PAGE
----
The researchers were also able to glean personal patient data by eavesdropping on signals emanating from the tiny wireless radio embedded in the implant, which is used to let doctors monitor and adjust it without surgery.
There is no great danger yet, though -- the experiment required more than $30,000 worth of lab equipment, and the device the researchers tested was placed within two inches of the test gear. But the researchers said that the test results suggested that too little attention was being paid to security in the growing number of medical implants being equipped with communications capabilities.
You may not realize this, but many of today’s implants have wireless communications features. This way, doctors can monitor their patients long-distance, and make adjustments conveniently via the internet.
What this study suggests is that too little attention is being paid to the security of these medical implants, equipped with communications capabilities.
Right now the risks are very low. There’s not a single report of anyone with an implant having been fraudulently tampered with. However, technology is moving along at breakneck speed, and many are pushing hard for information-containing RFID chips to be implanted into every American man, woman and child, and that brings up not only serious questions about health risks, but identity theft and even government abuse as well.
Making Life Easier, or Just More Dangerous?
Conventional medicine does have its strong points. Emergency medicine and life saving contraptions such as heart defibrillators and pacemakers can be a real blessing.
However, I believe we, as a society, need to reflect deeply on the full, potential implications of implanting trackable devices that contain personal data, such as identifying information, financial information, and medical data – whether it’s housed in a pacemaker or an RFID chip.
Whether or not you believe in the Christian prophesies that warn of the “Mark of the Beast” as a sign of the last days, being tagged could at least mark you as an easy target for dangerous medical mistakes and ID theft.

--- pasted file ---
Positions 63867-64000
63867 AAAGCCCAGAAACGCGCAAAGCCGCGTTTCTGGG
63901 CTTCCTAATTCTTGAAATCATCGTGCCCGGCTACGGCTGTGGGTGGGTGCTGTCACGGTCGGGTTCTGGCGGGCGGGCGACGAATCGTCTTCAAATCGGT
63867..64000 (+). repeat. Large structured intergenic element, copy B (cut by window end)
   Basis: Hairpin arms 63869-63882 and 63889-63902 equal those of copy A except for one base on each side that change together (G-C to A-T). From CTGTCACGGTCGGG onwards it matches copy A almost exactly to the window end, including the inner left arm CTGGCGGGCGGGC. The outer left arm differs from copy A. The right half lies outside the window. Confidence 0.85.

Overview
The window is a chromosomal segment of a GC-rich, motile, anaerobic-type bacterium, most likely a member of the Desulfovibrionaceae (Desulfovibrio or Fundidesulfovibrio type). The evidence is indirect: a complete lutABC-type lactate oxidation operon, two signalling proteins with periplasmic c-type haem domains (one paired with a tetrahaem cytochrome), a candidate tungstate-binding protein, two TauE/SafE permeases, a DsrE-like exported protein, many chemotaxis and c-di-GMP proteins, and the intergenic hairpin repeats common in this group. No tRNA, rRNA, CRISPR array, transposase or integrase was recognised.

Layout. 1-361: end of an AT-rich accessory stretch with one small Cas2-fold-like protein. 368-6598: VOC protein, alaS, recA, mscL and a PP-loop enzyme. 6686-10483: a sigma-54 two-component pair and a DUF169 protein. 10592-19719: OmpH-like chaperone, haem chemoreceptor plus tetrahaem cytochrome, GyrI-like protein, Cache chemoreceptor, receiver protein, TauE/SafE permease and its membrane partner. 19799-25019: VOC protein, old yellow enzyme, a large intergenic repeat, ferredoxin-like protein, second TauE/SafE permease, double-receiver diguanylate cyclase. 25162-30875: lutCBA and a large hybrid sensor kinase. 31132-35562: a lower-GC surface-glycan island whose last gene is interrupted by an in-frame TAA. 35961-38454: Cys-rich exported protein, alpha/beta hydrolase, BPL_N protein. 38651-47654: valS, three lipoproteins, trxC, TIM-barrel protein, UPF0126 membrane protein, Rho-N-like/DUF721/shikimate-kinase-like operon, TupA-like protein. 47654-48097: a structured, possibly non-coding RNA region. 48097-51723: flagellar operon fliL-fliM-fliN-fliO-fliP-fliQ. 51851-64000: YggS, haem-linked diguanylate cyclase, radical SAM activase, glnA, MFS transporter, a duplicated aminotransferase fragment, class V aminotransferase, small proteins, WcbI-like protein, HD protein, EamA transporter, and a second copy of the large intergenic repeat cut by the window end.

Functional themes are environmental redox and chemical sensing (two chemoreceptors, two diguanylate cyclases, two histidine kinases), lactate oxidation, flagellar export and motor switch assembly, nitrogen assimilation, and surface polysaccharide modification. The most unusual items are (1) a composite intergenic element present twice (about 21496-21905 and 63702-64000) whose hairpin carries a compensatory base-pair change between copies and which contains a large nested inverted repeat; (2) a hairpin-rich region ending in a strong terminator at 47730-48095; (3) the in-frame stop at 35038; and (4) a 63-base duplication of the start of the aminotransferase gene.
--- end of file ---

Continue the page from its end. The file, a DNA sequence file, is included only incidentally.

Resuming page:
Does the Chip Ensure Correct Data Entry?
As we’ve previously reported, the conventional medical system kills some 800,000 people per year. This statistic would lead you to believe that if doctors just had all the necessary information at their fingertips, you would be safer in their hands.
Unfortunately, it is the doctors’ failures in judgment, vigilance, memory, knowledge, patient-related factors, and handing the patient off to others that are the leading factors contributing to medical errors.
RFID implants are being seriously considered to be used down the road to store all your medical records. However, the medical information on your chip is only as good as the person(s) who entered it in. And if you’ve ever read through your credit reports, you know just how flawed these kinds of data banks can be. It’s a miracle if they even get your name spelled correctly.
So who’s responsible for data entered incorrectly?
Again, using the credit reporting agencies as an example – no one is willing to take responsibility! The finger pointing just goes ‘round and ‘round ‘til you’re too dizzy to argue about the spelling of your name or the correct sequence of numbers in your social security number anymore. Transfer this kind of nonchalance to your medical information, and it may do more than put a stain on your credit rating, it just might kill you.
Convenience VS. Security and Privacy
Although these types of implantable computer chips and wireless medical implants with medical information may offer many practical conveniences, I doubt they will be worth the final price in terms of loss of personal security and privacy from hackers, spoofers, stalkers, thieves and perhaps even the government.
Not to mention the fact that RFID implants have been found to cause cancer…